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6 March 2014 1:04 pm ,
Vol. 343 ,
Magdalena Koziol, a former postdoc at Yale University, was the victim of scientific sabotage. Now, she is suing the...
Antiretroviral drugs can protect people from becoming infected by HIV. But so-called pre-exposure prophylaxis, or PrEP...
Two studies show that eating a diet low in protein and high in carbohydrates is linked to a longer, healthier life, and...
Considered an icon of conservation science, researchers at World Wildlife Fund (WWF) headquarters in Washington, D.C.,...
The new atlas, which shows the distribution of important trace metals and other substances, is the first product of...
Early in April, the first of a fleet of environmental monitoring satellites will lift off from Europe's spaceport in...
Since 2000, U.S. government health research agencies have spent almost $1 billion on an effort to churn out thousands...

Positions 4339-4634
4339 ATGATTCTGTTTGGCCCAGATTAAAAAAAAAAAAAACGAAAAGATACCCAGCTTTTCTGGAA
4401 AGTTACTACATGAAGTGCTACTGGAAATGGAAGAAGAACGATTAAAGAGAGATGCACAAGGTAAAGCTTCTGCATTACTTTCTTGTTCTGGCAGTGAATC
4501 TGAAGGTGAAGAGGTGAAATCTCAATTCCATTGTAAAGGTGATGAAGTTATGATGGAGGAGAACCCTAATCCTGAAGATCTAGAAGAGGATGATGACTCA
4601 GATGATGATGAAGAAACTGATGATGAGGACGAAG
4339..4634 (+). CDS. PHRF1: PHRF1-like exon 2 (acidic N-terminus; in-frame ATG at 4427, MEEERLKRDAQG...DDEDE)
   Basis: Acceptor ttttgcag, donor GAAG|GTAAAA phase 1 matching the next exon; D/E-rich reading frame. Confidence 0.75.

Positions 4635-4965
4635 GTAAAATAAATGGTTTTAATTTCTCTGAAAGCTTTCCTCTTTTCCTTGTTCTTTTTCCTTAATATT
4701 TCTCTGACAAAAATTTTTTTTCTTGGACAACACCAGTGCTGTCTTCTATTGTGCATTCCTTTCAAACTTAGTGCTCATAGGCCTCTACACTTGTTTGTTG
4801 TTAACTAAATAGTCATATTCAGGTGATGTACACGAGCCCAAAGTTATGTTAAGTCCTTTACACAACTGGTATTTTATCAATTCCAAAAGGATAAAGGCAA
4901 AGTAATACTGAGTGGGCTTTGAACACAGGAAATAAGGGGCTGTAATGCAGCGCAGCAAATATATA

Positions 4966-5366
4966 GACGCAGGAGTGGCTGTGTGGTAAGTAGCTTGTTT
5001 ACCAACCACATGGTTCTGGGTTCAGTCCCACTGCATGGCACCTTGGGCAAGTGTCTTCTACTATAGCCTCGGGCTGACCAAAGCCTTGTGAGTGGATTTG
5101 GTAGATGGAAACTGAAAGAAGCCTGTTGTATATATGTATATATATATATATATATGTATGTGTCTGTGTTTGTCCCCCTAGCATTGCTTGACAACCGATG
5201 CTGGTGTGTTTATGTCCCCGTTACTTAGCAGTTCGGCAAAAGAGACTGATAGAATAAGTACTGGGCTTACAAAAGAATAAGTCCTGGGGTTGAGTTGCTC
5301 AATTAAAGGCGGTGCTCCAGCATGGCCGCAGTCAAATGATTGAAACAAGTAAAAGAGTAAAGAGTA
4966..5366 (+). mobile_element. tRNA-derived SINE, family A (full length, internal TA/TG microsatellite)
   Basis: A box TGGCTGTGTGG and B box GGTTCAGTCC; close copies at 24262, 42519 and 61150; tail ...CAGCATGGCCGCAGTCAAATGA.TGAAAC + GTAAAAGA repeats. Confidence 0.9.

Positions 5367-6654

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ScienceShot: The Downside of Manliness
8 December 2010 6:00 pm
Like many male primates, male chimpanzees compete to establish dominance—and decide who gets more access to females. Higher-ranking chimps have more testosterone, which is associated with aggression. But testosterone isn't necessarily healthy. For example, it suppresses the immune system. Researchers watched 22 male chimps in Kibale National Park in Uganda, waited for them to poop, and collected fresh fecal samples. From each sample, they extracted two useful pieces of information, they describe in BioPsychoSocial Medicine: How much testosterone the chimp had and how many species of parasites lived in his gut. Higher-ranking males had both more testosterone and more parasites, possibly because the testosterone suppressed their immune system. So females may be impressed not only by a male's manliness, but by his ability to withstand the excess onslaught of parasites in his gut.
See more ScienceShots.